- “My cultural noise threshold is being violated” [click here]
- “Cultural differences in percieving sounds generated by others” [click here]
- “Why are Americans abroad so loud and obnoxious” [click here]
- Smiling: Okay y’all. I’m just going to be totally real on this one. Americans are a little obsessed with happiness and a bit too cheerful for the rest of the world (see the article above about us being loud and obnoxious). I mean, we really do smile, a lot. Is everything really awesome?! In your new country strangers probably won’t exhange smiles with you on the street (I still can’t help myself most of the time and that’s okay). But this doesn’t mean that they are being rude to you, its just not part of their cultural practice.
- Table manners: How we eat varies widely from country to country. We use different utenciles and the types of food that we consider to be staples varies. So, it makes sense that the idea of what is rude or not at the table would vary from culture to culture, as well.
- Here are a few articles to help you understand how table manners are constructed around the world:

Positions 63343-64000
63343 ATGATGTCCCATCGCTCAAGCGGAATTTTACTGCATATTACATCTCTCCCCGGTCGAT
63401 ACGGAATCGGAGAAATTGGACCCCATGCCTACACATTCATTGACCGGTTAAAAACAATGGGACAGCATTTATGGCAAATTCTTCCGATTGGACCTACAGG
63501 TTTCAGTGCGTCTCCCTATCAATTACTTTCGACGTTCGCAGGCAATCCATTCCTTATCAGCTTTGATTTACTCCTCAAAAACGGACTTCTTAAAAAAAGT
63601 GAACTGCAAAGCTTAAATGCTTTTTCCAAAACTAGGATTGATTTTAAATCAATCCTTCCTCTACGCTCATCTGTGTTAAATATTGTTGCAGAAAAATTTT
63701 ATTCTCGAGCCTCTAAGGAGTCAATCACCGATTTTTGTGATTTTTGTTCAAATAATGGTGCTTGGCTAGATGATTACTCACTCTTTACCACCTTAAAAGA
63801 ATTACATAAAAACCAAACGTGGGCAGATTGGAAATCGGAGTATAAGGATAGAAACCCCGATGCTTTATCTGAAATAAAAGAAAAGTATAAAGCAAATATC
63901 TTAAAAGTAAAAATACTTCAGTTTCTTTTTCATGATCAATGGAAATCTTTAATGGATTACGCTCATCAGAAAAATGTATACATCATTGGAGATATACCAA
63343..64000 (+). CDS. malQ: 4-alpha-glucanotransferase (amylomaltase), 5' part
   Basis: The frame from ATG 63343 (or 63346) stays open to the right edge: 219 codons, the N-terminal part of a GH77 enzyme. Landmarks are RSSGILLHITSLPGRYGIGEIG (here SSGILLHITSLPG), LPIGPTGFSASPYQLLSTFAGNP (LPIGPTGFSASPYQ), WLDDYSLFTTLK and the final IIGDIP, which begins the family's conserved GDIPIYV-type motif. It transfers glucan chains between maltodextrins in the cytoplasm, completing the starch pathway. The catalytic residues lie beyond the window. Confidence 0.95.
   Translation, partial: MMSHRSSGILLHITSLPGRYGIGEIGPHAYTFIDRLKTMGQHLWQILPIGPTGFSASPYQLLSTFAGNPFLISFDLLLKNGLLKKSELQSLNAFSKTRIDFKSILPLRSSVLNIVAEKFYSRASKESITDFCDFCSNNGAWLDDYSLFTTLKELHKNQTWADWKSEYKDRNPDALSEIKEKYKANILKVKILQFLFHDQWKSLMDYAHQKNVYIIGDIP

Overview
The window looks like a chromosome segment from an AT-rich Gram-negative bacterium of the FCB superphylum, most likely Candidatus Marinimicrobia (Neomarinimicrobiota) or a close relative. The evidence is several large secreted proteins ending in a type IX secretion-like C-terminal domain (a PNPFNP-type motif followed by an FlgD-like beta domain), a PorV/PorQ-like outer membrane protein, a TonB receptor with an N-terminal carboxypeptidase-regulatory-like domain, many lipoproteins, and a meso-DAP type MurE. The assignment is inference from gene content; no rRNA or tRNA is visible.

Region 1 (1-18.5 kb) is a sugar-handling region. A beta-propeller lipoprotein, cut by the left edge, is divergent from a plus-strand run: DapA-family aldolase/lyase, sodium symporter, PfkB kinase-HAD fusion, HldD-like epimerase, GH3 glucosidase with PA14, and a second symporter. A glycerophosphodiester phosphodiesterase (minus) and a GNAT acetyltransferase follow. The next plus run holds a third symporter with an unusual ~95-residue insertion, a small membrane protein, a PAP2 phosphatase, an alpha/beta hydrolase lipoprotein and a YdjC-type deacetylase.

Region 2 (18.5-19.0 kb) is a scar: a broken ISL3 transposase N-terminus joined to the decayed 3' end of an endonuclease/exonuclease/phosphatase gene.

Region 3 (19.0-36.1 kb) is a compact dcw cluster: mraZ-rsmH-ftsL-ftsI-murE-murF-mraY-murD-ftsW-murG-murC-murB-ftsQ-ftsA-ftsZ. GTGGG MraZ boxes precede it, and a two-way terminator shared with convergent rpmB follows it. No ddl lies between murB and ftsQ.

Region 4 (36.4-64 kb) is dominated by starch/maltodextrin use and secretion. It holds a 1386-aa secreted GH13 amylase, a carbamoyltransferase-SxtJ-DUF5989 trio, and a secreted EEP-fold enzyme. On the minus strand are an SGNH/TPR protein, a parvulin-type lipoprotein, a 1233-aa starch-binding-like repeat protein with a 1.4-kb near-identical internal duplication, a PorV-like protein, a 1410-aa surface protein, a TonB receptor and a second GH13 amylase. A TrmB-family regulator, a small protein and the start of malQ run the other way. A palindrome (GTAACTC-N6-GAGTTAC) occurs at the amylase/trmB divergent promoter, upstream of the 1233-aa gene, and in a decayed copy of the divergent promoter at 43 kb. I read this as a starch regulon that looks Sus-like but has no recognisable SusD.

- “A guide to table manners around the world” [click here]
- “What proper etiquette looks like around the world” [click here]
- “Dining etiquette around the world” [click here]
- “Renaissance table etiqutte and the origins of manners” [click here]
- Public transportation: Now that you are in the other country, how are you going to get around? What looks like public transportation varies from country to country and you may be missing out on a budget friendly transportation option.
- What are the some of the varieties of transportation options?
- “Around the world in 30 unique modes of transport” [click here]
- “Top 12 world’s super authentic means of public transport” [click here]
- “8 unspoken rules of public transportation around the world” [click here]
- Alcohol: Buying alcohol around the world or even just from state-to-state within the US, can vary widely.
- Are you old enough to drink? A guide to the min. drinking ages in 190 countries around the world [click here]